I had a meeting today to talk about my experience here and they asked me if I would recommend it to other artisans.  At the end of everything, I would.  Like any job (or life, for that matter) this experience has been full of ups and downs.  There were days when I really missed home, both my home shop and my home life.  There were days when I felt frustrated that I had to prove my skills to a new group of people, or that I didn’t know where a tool was, or that I didn’t have an understanding friend in my corner.  At the beginning of this I pointed out that self-examination is difficult.  It’s exhausting, really!  But I’ve learned so much.  I discovered that communication will always be the hardest part of the job in the theatre.  Learning how to work with co-workers is probably just as important as the scenic skills you pick up along the way.  I’ve discovered that simply being reminded of a product or technique can be just as important as learning how to use that product, how to execute that technique.  Simply being around other artists keeps one growing as an artist.  This shop is quite a bit bigger than the Rep, so I felt like I was constantly surrounded by people, constantly talking about scenic art and there were times that I wished I could just put my head down and do work, but I realized that the dialogue in itself was contributing to my growth as an artist.  It makes for long, exhausting days, but it’s been worthwhile conversation.  I’ve especially enjoyed working with OSF intern Erin.  She is so eager to learn and to hear about all of our experiences. Her enthusiasm is contagious and has been a reminder for why I’m a scenic artist and why I work so hard for theatre companies.  I look forward to working with her and so many others in the future.  Turns out that my co-worker’s prediction from week one was right: I am sad to say goodbye.  I’m happy to be going home, but I will think of OSF as my home away from home, if they’ll have me.  I have made some good friends here and I hope to keep in touch, both personally and professionally.  I am really grateful to have had the opportunity! 

Monday, March 4, 2013

Chris Perme: Greetings from DC

The past two weeks have been as tiring as they have been inspiring. 

For the second week of the DC Ballet's rental of Harman Hall, we had to strike most of the soft goods used for the first performance.  The next performance needed very minimal set pieces.  The one big piece was a GIANT red/white stripe banner that was much bigger than they thought it would be.  It was 72' long and the flyspace in the Harman was only 55' from batten to deck.  We had to fold the bottom up and tie the extra 20ish feet to the batten so that when it was flown out, it was not bunched up on the floor.  For the performance the banner needed to be flown all the way into the deck so that it could fly out slowly to represent a flag being raised during the last thirty seconds of Sousa's "Stars and Stripes Forever".  There was a hanging star drop that represented the stars, and the stripes flew behind it.  The arbor was about 350 lbs out of weight when the piece was brought in, so it took four of us to overhaul it into the deck during intermission.  When the cue was called, I had to hang on to the wrapped purchase line and more or less "hand brake" the line as the arbor slowly came in over the course of thirty seconds.  I only had a couple rehearsals to practice the move, and I only got it right on the last three performances.  It was hard to find a good speed for the fly, and it was so hard to set up that we really only had one shot to get it right.  This made me realize that in the business of road house shows, art is fleeting.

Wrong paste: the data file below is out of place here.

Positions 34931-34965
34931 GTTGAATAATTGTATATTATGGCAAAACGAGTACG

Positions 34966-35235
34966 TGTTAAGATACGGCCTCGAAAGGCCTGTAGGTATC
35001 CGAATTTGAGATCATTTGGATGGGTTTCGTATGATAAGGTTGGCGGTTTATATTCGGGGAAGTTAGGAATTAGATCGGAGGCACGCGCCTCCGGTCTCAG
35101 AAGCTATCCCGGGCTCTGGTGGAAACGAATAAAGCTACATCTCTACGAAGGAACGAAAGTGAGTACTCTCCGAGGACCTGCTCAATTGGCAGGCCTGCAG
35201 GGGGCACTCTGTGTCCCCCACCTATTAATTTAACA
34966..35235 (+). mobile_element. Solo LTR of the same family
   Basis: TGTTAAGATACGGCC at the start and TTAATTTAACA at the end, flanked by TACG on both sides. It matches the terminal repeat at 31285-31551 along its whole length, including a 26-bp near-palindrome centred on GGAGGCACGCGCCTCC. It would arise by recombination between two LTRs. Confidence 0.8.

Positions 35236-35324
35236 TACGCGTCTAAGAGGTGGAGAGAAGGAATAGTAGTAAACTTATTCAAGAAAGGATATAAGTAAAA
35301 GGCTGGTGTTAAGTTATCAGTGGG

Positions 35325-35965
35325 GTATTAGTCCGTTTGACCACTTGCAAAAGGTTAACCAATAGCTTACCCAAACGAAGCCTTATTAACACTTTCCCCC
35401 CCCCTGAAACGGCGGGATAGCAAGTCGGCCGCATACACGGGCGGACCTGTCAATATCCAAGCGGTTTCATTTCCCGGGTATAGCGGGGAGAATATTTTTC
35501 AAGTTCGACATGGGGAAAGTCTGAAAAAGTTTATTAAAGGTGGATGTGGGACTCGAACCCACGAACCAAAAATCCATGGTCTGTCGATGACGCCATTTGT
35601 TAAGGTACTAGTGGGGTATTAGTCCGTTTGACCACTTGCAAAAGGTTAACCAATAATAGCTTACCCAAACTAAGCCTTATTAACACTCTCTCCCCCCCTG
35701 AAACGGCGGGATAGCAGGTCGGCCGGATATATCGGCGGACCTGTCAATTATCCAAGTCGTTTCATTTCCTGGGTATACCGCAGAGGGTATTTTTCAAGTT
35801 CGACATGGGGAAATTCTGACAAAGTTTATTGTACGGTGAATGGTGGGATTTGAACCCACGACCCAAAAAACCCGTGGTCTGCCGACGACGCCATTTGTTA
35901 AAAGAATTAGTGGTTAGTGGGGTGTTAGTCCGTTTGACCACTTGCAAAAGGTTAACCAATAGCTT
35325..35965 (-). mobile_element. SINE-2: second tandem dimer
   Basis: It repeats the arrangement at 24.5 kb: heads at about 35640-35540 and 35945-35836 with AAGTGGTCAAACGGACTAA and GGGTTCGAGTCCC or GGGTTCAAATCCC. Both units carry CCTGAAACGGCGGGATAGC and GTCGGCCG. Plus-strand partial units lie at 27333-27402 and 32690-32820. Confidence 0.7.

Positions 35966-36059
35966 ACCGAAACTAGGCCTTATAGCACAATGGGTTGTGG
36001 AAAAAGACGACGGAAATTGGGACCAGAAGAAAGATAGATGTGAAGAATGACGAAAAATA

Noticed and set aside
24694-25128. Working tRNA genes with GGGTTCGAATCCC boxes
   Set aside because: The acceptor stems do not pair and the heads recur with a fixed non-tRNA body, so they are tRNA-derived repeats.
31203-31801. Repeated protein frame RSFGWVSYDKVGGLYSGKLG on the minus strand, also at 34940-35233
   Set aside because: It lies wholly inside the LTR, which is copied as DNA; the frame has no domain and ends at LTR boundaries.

After the final performance of the ballet, a strike crew was called in and took everything off the lines. We stripped the theater down to bare battens and deck so that the space would be ready for the shop and lighting crews to load in the “rep shows” Coriolanus and Wallenstein. I have to laugh a little bit because both shows are using the same set, and only the props and some hanging goods such as a chandelier are changed. It is nothing like the changeovers we do at OSF.  The deck is screwed down to the floor using toenailed 3" screws. They make the floor secure, but I imagine that strike will be very difficult. 

On Tuesday, I worked a screening of a documentary about Joe Papp, the man who started the "Free for All" performances in Central Park and went on to be one of the biggest names in theatre history.  After the screening, another stagehand and I cleaned the facilities and prepped for the shop to come in with their set.  The rest of the week was spent digging in to various stage operations spaces such as the tool room and paint room and cleaning the holy heck out of them.  It was very gratifying to get in there and make the spaces usable again after many years of catching dust and debris.  I was glad to leave my mark, however temporary, on this theatre.  Next week, I will send in some pictures of the set and explain the tech process here at STC.